The leaves on the trees are changing colors, pumpkins seem to be popping up everywhere, and it is getting darker earlier. Fall is in the air and coinciding with the beginning of fall is National Public Lands Day, a celebration that began in 1994 and takes place on the last Saturday of September where volunteers across the country work together to beautify public lands. Also coinciding with the season is the annual trip to the orchard to pick apples and drink cider. In the spirit of fall, apple picking, and National Public Lands Day, we are looking at two companion publications from the National Park Service about orchards and fruit trees.
Fruitful Legacy: A Historic Context of Orchards in the United States, with Technical Information for Registering Orchards in the National Register of Historical Places
This 2009 publication follows the history of fruit trees, their presence in national parks, and how to properly register the trees. The first half and more interesting half of the publication informs readers on how fruit trees came to the United States:
- From 1600-1800, European settlers planted seeds in irregular patterns to grow fruit trees for the purpose of producing cider and animal feed, not to produce edible fruit.
- During the 1800s, commercial orchards were established where trees were planted in a specific pattern with the purpose of eating raw fruit. This practice started on the east coast and migrated west along with the expansion of the country.
- From the late-1880s to mid-1900s, the U.S. Department of Agriculture was established and a new generation of growers started using pesticides, mechanical irrigation systems, cold storage, and mechanized equipment.
- From the mid-1900s to present, the practice transitioned from amateur, small-scale farm orchards to professional commercial orchards. It was determined that small, dwarf trees produced greater yield and were more profitable.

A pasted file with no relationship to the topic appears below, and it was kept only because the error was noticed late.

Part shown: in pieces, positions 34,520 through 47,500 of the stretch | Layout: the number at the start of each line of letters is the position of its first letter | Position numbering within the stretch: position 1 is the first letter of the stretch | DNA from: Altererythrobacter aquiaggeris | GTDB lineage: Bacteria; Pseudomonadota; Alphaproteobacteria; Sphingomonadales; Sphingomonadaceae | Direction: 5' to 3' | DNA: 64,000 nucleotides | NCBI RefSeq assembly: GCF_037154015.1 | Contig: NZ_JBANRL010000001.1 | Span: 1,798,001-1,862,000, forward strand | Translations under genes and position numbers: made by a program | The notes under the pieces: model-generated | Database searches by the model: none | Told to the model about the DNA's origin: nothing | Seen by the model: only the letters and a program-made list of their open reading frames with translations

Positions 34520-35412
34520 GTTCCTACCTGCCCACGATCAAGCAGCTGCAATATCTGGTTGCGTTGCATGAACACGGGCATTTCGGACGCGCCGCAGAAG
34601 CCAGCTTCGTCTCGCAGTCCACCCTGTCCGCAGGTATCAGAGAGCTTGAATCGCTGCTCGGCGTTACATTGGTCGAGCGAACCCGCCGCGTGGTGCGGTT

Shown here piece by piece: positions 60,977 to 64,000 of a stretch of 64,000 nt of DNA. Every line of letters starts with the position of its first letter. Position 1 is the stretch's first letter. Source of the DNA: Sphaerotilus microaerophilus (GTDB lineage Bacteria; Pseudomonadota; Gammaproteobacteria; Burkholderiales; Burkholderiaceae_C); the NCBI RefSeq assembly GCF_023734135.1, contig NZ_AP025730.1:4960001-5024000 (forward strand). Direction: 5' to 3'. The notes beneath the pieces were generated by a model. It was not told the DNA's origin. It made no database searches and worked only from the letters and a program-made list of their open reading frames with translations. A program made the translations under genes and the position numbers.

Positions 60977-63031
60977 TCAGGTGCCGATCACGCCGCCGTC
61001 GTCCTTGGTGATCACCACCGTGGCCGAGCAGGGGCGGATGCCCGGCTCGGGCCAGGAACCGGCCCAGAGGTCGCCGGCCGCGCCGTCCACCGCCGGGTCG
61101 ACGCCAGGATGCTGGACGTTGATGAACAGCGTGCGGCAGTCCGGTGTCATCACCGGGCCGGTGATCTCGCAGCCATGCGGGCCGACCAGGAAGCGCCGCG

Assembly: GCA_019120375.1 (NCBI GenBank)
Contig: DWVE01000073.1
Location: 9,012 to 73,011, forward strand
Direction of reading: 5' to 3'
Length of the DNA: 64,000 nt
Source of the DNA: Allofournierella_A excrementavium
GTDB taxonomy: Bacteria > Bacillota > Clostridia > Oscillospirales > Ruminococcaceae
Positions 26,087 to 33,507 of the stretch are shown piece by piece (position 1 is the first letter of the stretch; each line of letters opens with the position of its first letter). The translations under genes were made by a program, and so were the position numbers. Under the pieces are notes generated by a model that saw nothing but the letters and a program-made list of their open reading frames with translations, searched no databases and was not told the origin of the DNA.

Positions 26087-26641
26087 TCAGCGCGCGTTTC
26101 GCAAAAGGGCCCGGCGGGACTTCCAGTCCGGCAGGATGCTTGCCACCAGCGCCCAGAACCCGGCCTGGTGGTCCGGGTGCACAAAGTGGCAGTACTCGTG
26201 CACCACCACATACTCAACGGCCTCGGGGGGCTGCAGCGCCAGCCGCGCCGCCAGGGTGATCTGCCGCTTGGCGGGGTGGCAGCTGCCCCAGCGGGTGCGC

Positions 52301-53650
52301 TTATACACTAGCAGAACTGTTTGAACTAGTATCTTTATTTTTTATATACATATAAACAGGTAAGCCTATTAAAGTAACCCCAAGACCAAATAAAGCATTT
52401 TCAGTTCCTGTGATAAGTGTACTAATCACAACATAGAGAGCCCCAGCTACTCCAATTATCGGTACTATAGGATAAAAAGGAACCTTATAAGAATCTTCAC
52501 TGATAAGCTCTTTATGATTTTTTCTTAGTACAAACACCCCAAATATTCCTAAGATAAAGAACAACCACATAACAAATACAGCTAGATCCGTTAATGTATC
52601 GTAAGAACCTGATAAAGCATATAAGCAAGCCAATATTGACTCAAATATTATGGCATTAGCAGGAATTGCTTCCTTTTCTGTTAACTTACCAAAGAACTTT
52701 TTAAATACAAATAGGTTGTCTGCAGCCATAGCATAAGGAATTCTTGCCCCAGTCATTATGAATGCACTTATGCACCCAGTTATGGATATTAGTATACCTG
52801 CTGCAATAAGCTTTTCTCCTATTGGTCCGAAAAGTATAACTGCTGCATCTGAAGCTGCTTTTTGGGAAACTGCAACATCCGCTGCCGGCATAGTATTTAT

Historic Orchard and Fruit Tree Stabilization Handbook
Published in 2012, this publication follows Fruitful Legacy and specifically focuses on preserving orchards and fruit trees in California. Orchards and fruit trees are growing across 15 percent of California State Parks. Established overtime by Native Americans, Spanish missionaries, and the settlers from the Gold Rush, orchards and fruit trees can live from 50-200 years depending on the type of tree. The publication goes in depth on how to grow, maintain, and protect orchards and fruit trees and is intended for professionals who work for the California State Park Systems. However, the information can be adapted by anyone who wants to know best practices for growing fruit trees whether it is an entire orchard or a single tree.
Embrace fall and celebrate National Public Lands Day with a trip to your local orchard!
HOW DO I OBTAIN THESE PUBLICATIONS?
- Shop Online Anytime: You can buy these publications with FREE Standard Shipping worldwide from the U.S. Government Online Bookstore website at http://bookstore.gpo.gov
- Shop our Retail Store: Buy a copy of any print editions from this collection at GPO’s retail bookstore at 710 North Capitol Street NW, Washington, DC 20401, open Monday–Friday, 9 a.m. to 4 p.m., except Federal holidays, Call (202) 512-0132 for information or to arrange in-store pick-up.
- Order by Phone: Call our Customer Contact Center Monday through Friday, 8 am to 5:30 pm Eastern (except US Federal holidays). From US and Canada, call toll-free 1.866.512.1800. DC or International customers call +1.202.512.1800.
- Visit a Federal Depository Library: Search for these in a nearby Federal depository library.
About the Author: Our guest blogger is Emma Wojtowicz, Public Relations Specialist in GPO’s Office of Public Affairs.